Recently, the world celebrated the 45th anniversary of Earth Day. Looking back at the beginning of Earth Day in 1970, the big issue was the earth’s population and the predicted explosion of the “population bomb” and imminent global famine that, according to many scientists, was sure to follow. As a matter of fact, there were numerous fantastic predictions made by some of the professed smartest people of the day. Here are just a few of those predictions made on that first Earth Day 45 years ago:

  • “Population will inevitably and completely outstrip whatever small increases in food supplies we can make; the death rate will increase. At least 100-200 million people per year will be starving to death during the next 10 years.” – Paul Ehrlich, Stanford University Biologist
  • “It is already too late to avoid mass starvation.” – Denis Hayes, Chief organizer of Earth Day

 

Kenneth Watt, professor emeritus at the University of California at Davis, had several eyebrow-raising predictions in 1970 that are worth noting:

  • “Scientists have solid experimental and theoretical evidence to support the prediction that in a decade, urban dwellers will have to wear gas masks to survive air pollution…by 1985, air pollution will have reduced the amount of sunlight reaching the earth by half.”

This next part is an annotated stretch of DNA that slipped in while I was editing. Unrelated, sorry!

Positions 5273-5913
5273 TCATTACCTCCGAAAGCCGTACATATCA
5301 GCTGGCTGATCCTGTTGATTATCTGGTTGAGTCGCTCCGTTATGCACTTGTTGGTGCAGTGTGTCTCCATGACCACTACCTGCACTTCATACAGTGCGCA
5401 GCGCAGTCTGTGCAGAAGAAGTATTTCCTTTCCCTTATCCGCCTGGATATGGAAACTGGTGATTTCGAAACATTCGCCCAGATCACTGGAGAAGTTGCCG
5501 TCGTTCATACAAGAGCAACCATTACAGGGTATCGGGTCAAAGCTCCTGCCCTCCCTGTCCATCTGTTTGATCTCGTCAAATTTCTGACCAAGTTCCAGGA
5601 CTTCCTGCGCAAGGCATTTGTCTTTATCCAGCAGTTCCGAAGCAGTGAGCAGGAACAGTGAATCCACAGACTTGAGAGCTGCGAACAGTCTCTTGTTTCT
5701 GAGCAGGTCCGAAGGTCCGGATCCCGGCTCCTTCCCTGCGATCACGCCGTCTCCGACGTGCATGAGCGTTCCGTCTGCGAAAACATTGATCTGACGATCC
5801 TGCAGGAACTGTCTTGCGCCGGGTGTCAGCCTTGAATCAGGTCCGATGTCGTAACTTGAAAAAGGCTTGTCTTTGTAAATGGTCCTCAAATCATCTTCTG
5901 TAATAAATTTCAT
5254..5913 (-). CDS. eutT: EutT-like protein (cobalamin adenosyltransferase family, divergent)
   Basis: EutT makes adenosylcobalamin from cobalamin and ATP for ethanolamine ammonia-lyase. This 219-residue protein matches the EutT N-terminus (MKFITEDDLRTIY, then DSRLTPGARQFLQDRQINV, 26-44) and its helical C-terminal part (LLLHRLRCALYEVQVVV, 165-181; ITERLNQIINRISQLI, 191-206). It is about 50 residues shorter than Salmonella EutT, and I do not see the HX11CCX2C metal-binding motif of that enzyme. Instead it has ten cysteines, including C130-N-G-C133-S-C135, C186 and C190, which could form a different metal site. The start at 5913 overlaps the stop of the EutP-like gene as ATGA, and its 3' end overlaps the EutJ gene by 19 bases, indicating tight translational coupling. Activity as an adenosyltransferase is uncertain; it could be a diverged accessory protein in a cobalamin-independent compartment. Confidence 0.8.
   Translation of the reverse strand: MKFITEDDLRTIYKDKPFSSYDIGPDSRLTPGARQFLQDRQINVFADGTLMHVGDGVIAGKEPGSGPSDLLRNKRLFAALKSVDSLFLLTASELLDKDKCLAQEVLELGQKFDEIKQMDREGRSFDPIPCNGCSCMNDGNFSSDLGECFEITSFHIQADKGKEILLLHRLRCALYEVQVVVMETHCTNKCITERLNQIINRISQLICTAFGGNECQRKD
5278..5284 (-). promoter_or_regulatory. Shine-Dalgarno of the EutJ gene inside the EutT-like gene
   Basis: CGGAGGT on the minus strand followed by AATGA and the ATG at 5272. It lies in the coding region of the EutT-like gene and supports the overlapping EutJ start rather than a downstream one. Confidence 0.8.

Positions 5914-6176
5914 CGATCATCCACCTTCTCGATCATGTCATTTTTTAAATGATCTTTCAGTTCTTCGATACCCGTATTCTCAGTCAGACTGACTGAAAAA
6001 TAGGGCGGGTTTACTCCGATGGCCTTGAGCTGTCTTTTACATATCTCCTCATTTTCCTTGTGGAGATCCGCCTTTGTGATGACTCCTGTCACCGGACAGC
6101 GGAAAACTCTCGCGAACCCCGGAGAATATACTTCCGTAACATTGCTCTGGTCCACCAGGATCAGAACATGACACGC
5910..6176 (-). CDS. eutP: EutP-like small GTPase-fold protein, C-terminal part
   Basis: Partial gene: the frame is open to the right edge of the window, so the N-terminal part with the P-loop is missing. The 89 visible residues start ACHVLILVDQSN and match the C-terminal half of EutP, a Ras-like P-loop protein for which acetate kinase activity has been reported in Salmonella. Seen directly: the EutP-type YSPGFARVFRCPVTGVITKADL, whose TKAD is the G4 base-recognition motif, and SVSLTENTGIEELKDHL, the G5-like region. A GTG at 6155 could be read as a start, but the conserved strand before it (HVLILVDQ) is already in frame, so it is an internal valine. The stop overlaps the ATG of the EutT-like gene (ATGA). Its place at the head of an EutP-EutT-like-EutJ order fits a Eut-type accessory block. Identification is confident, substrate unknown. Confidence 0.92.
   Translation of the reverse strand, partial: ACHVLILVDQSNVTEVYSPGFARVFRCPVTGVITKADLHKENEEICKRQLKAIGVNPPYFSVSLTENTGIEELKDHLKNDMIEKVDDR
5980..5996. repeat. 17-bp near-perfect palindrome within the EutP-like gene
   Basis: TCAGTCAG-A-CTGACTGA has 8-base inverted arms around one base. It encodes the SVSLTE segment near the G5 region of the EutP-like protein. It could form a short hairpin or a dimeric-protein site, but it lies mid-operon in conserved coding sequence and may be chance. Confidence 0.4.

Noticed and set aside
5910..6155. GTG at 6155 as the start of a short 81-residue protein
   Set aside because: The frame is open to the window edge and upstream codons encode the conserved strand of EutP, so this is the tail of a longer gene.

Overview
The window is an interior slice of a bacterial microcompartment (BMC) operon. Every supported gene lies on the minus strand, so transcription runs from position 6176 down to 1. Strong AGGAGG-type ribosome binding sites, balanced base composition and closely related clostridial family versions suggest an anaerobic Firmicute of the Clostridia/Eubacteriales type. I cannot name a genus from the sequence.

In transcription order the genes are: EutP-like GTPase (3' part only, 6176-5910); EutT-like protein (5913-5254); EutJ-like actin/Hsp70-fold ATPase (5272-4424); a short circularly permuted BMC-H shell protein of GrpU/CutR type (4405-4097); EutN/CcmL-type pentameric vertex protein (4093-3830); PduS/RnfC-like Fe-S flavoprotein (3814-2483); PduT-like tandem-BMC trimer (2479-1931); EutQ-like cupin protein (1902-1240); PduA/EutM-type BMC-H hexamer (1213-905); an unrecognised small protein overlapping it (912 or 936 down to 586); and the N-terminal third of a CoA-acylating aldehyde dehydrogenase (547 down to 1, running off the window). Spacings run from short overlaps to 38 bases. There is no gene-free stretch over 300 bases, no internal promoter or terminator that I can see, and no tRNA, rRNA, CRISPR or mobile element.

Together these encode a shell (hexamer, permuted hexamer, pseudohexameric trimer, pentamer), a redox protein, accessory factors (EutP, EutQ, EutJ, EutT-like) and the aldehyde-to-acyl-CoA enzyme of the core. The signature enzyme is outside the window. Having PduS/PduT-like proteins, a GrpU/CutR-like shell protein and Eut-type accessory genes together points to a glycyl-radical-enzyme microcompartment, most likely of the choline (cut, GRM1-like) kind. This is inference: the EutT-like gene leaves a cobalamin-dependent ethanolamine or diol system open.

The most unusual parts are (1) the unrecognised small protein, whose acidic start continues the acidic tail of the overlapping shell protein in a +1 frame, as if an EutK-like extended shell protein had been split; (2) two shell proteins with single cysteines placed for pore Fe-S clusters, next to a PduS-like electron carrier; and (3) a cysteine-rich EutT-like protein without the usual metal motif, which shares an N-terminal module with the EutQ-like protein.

• “By the year 2000, if present trends continue, we will be using up crude oil at such a rate that there won’t be any more crude oil.”
  • “The world has been chilling sharply for about twenty years. If present trends continue, the world will be about four degrees colder for the global mean temperature in 1990, but eleven degrees colder in the year 2000. This is about twice what it would take to put us into an ice age.”

 

We were told in 1970 that if action was not taken immediately then all these dire predictions would come true. Of course, neither these, nor other “doomsday” predictions ever came to pass. In reality, the opposite has occurred in many instances. There is not widespread famine, there is no run away population explosion, and in many ways air quality has vastly improved over levels seen in 1970. We have more crude oil and natural gas reserves today than we ever thought possible and we are not experiencing anything close to a modern day ice age. What is interesting is that in 1970, the scientific experts were predicting that increased air pollution would block sunlight and thereby cause the earth to cool rapidly and that there would be a sharp decrease in food production. Today, this generation of scientific experts is telling us just the opposite – that man-made air pollution being trapped in our atmosphere is now the primary cause of global warming and that immediate action must be taken by governments across the world in order to avoid our demise.